(Feature image:- Local people trying to crossing the overflowing Jahlma drain with a rope to take an injured person to the hospital. Source: Amar Ujala, July 30, 2021.)
The Himalayan states have been facing reoccurring cloud burst disasters for the past several years. The state of Uttarakhand witnessed 50 such events, 24 pre monsoon[i] and 26 during south west monsoon[ii] season of 2021. This account highlights the situation of the emerging climatic threat in Himachal Pradesh in pre monsoon and monsoon months in 2021.
Here it may be noted that during SW Monsoon months of June to Sept 2021, Himachal Pradesh had 10% below normal rainfall, with 8 of the twelve districts of the state experiencing below normal rainfall. Lahaul and Spiti had the highest deficit at -65%. Among the four districts that had above normal rains, Kullu had the highest surplus at +40%. Even during the pre-monsoon months (March to May 2021), HP had 10% below normal rains.
Continue reading “Himachal Pradesh: Cloud Bursts in Monsoon 2021” →
Nine employees of Telangana State Power Generation Corporation (TSGenco) are trapped inside the under-tunnel 900 (6 X 150) MW Srisailam Left Bank Power Station (SLBP) when fire broke out in the electric panel at around 10.30 pm on Thursday night (Aug 20 2020). As we write this, six bodies have been recovered, search is on for the remaining three persons.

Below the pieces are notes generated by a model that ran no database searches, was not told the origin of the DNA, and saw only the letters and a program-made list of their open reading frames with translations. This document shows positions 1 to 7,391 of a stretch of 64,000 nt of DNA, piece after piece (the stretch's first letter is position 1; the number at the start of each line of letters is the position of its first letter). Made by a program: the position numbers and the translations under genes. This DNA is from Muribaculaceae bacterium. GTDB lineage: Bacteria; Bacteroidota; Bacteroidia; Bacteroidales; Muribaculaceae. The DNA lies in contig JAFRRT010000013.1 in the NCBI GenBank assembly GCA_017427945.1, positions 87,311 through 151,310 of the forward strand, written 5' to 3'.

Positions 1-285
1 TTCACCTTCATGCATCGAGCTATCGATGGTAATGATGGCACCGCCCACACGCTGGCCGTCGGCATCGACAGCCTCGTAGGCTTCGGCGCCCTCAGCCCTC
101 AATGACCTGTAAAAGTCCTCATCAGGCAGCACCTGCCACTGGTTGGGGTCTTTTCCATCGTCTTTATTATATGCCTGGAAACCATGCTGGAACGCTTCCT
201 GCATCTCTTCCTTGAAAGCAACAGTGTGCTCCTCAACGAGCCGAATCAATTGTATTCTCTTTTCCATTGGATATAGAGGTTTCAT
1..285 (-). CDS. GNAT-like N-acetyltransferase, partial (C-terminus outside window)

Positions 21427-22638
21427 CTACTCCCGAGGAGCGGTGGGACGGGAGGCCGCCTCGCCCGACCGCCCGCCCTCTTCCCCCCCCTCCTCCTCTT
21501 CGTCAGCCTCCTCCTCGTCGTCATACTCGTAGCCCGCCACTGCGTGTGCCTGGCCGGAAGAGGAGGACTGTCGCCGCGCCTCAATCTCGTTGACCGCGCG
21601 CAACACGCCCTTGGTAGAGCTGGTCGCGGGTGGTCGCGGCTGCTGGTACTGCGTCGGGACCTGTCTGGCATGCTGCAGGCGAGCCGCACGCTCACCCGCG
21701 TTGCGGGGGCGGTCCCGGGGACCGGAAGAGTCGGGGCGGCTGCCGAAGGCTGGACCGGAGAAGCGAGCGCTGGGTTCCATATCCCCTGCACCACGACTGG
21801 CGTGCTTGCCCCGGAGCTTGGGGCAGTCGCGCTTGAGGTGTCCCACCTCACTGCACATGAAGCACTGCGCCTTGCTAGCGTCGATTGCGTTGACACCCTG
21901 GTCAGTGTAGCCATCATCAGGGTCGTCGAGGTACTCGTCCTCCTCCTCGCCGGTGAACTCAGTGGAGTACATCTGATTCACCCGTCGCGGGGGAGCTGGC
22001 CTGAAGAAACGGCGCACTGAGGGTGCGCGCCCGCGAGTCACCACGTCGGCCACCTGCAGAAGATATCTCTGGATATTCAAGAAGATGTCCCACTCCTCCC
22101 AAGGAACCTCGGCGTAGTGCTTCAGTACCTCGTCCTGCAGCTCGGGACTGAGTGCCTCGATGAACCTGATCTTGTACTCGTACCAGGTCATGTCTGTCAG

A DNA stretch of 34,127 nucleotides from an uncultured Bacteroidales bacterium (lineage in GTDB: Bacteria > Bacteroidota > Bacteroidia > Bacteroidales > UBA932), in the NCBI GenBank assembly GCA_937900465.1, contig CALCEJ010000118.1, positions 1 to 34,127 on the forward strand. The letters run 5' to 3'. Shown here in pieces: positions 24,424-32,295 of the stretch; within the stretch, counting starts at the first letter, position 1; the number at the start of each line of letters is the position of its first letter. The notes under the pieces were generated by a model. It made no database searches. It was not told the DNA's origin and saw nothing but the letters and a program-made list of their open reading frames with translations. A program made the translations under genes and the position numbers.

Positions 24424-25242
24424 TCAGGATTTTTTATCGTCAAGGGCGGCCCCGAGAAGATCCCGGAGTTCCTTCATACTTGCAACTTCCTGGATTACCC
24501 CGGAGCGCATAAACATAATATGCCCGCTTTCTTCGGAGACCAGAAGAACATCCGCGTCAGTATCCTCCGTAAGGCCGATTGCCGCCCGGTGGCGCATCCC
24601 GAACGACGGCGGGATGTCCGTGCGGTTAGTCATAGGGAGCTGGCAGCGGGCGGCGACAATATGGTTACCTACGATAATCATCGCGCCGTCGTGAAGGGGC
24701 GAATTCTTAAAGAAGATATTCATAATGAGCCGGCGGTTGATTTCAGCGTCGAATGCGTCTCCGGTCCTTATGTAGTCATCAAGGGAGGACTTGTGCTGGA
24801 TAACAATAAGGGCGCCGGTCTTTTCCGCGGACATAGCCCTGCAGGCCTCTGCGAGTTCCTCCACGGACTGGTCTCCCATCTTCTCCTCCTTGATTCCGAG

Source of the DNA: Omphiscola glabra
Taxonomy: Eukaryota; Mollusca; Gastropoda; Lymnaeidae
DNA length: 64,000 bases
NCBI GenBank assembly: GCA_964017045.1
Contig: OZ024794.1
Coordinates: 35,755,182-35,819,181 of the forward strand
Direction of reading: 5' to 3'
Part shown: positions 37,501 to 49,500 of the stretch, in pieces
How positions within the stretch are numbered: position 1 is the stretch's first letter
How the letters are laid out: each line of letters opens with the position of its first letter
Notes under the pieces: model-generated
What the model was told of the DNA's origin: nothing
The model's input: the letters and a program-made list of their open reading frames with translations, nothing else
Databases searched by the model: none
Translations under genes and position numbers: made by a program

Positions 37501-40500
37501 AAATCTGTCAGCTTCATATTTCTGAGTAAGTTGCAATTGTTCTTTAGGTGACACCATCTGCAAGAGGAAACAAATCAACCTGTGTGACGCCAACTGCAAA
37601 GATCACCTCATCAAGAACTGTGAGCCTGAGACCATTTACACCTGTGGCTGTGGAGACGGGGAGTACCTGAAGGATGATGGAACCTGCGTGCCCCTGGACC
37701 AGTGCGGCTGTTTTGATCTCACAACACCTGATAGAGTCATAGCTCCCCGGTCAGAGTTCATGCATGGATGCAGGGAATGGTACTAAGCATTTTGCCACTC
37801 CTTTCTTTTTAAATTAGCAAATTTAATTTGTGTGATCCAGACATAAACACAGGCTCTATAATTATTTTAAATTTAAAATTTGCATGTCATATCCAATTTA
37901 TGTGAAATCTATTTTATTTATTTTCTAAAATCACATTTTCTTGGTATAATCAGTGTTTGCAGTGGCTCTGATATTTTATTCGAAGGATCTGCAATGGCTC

Continue reading “Srisailam Hydro Project Disaster of Aug 2020” →
About Himachal Pradesh
5 river basins; Total Area: 55,000 square kms.; Total Population: 68.65 lakhs; Total Catchment Area of 5 rivers; Total Catchment Area: 53311 sq.kms
Himachal is a relatively small state and in 2011 its population stood at 68.65 lakhs. It is only 9% urbanised and most of Himachal lives in its villages. Of the total land geographical area only 10% is under agriculture while close to 70% in under the category of ‘Forest land’. And yet agriculture is the main source of livelihood in Himachal with over 93% of the population dependent on it. As in most mountain areas agriculture and forest dependence is interwoven.
Agriculture is made possible due to the irrigation from river channels or natural springs. The health of the forests directly determines the health of the surface and ground water systems which in turn determines the viability of agriculture and horticulture. Horticulture and cash based agriculture was pushed by the government in the late 70s and 80s. Today the state has massive apple cultivation, apart from commercial vegetable cultivation, which is an important source of income for the farmers.
Continue reading “Himachal Pradesh Rivers Profile” →